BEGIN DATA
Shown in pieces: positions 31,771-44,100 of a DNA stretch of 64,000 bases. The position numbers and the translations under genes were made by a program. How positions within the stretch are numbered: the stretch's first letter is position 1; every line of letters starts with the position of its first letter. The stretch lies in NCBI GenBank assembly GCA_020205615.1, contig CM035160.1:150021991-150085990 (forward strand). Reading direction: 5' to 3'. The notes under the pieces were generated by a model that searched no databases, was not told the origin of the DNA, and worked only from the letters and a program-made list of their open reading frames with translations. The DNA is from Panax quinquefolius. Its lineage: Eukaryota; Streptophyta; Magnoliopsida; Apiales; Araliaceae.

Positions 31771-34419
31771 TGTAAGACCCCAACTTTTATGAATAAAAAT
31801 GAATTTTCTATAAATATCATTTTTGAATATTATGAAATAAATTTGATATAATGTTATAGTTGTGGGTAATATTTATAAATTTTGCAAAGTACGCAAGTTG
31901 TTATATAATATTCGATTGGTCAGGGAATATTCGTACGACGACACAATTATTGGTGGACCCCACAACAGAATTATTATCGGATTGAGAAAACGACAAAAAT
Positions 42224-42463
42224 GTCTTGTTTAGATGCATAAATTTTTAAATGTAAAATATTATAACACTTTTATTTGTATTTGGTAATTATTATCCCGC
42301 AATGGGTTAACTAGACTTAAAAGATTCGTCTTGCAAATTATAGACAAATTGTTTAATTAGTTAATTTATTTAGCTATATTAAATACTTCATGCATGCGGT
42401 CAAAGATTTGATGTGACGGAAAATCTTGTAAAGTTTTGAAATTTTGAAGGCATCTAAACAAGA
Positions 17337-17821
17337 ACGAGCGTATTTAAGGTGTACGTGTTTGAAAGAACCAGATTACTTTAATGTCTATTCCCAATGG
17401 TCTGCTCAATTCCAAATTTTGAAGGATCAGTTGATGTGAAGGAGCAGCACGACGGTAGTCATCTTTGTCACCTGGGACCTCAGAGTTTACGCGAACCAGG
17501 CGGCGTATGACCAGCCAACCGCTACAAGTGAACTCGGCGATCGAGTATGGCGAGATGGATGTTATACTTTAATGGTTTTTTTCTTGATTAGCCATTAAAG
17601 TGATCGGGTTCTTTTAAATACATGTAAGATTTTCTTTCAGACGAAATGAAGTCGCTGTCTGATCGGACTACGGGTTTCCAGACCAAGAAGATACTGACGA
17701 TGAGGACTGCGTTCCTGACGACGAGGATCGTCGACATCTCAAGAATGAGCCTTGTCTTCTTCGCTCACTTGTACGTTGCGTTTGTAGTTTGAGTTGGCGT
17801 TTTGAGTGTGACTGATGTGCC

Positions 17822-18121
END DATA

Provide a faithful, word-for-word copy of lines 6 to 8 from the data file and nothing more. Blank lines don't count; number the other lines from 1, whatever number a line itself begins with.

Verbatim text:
Positions 42224-42463
42224 GTCTTGTTTAGATGCATAAATTTTTAAATGTAAAATATTATAACACTTTTATTTGTATTTGGTAATTATTATCCCGC
42301 AATGGGTTAACTAGACTTAAAAGATTCGTCTTGCAAATTATAGACAAATTGTTTAATTAGTTAATTTATTTAGCTATATTAAATACTTCATGCATGCGGT